JCA clears air on Sabina Test bidding
Jamaica Cricket Association (JCA) President Wilford 'Billy' Heaven has addressed concerns that the nation's main cricket venue, Sabina Park in Kingston, is not getting enough of the Windies' Test matches.
Heaven, who was addressing journalists at an Editors' Forum hosted by The Gleaner at its headquarters in downtown Kingston on Tuesday, said that the JCA has to be strategic in its approach to bidding for Test matches as getting the best value for money is a priority.
"That is a part of our strategy going forward," he said. "We don't want to be paying out huge sums, and when you look at the value for that, it doesn't match up. We look for a bankable type of return on our investments."
The JCA spends an estimated US$500,000 (J$64 million at today's rate) to host Test matches, and JCA Chief Executive Officer Courtney Francis said that this figure has to cover various costs.
"This entails accommodation, transportation, and we engage a number of services," he told The Gleaner. "This goes into catering. We have room attendants, liaison officers, marketing personnel, so it's a number of variables that comes up to that US$500,000 and that does not include the match fees. If you take match fees into consideration, it's an even larger amount."
Meanwhile, JCA Chief Operations Manager O'Neil Cruickshank says that there needs to be mindfulness of the number of top-quality cricketing venues around the region. By this, he means that Cricket West Indies has a responsibility to ensure that there is parity in match distribution across the region, and one territory cannot get significantly more games than others.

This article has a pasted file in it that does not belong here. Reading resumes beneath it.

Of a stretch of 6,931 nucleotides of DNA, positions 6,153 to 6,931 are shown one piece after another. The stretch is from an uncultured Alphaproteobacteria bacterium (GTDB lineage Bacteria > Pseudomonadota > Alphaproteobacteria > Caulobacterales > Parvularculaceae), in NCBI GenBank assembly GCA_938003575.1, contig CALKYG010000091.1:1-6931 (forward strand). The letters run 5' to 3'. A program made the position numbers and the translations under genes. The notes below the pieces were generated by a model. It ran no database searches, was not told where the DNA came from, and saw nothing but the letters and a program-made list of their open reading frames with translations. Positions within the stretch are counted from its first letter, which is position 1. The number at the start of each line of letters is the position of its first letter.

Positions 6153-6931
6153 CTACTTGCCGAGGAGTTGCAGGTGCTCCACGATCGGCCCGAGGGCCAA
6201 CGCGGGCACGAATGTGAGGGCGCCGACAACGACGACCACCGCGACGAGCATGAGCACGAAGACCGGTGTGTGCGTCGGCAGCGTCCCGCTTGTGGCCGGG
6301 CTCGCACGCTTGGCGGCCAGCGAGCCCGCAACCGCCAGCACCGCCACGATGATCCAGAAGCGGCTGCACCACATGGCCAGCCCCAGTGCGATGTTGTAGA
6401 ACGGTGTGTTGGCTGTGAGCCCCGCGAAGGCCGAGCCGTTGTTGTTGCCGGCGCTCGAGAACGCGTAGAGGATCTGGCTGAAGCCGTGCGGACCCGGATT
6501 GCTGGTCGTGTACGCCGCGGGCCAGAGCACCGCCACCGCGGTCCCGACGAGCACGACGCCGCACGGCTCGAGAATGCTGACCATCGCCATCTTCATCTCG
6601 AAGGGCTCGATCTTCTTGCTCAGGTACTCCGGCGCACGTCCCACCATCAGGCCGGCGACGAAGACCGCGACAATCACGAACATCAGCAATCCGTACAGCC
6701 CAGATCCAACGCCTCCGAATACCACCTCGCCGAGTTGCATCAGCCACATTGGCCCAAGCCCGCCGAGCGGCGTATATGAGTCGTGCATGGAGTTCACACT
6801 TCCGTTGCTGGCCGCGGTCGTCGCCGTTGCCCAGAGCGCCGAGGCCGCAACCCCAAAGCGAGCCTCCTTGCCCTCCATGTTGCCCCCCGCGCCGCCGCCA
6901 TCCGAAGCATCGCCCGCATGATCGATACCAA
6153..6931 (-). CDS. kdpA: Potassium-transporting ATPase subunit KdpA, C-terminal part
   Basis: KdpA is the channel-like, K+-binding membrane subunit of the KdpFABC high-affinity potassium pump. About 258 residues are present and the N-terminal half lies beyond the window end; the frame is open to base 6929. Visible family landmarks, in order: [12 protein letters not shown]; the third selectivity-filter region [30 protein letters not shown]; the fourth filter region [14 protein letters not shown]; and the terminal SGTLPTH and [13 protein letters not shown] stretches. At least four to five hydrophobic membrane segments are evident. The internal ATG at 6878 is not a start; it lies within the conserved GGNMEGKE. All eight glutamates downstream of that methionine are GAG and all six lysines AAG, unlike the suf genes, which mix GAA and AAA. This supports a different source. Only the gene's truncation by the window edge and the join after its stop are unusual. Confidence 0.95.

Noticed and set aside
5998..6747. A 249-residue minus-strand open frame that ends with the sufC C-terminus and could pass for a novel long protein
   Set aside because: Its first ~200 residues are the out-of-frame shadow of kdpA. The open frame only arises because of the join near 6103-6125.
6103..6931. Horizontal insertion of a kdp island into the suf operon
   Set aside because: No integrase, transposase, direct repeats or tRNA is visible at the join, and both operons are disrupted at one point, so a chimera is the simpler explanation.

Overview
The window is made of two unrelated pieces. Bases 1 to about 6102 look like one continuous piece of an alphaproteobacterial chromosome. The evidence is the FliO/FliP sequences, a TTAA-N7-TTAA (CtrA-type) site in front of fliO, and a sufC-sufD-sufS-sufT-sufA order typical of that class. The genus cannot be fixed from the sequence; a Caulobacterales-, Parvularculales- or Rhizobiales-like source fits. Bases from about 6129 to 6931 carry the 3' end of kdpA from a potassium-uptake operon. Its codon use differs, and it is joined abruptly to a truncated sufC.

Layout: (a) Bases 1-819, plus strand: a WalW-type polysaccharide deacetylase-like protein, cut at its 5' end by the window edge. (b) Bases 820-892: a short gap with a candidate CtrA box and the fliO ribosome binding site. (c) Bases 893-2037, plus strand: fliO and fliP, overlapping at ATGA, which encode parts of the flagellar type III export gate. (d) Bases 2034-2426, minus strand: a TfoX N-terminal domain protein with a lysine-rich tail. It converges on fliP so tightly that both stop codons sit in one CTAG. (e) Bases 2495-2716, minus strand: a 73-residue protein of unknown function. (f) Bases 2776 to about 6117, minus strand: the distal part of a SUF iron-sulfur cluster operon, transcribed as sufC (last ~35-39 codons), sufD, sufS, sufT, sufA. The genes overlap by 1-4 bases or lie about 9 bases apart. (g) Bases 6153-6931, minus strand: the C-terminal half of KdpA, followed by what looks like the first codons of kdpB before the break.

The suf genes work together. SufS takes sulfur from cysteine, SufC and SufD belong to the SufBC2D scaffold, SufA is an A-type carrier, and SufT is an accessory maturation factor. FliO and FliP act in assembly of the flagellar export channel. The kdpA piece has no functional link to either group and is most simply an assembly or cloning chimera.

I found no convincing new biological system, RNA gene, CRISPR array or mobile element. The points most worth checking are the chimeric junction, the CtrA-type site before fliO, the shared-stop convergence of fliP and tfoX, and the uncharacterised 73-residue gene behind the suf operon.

"We have been getting a few matches," Cruickshank said. "What you find is that Cricket West Indies also has to balance its venues. After 2007 (when the West Indies hosted the ICC World Cup), we now have 15 venues that we have to now share. You can't take everything and give to Jamaica because it's the biggest island. You have to share that around. What CWI has tried to do is look after everybody. When the English come here, they may make a case that there are two particular islands they want to go to and you may accept that."
Interestingly, figures show that Sabina Park gets an average of one Test match per year, a number that is actually the same as that of decades past. This figure is also actually the same for other venues across the Caribbean.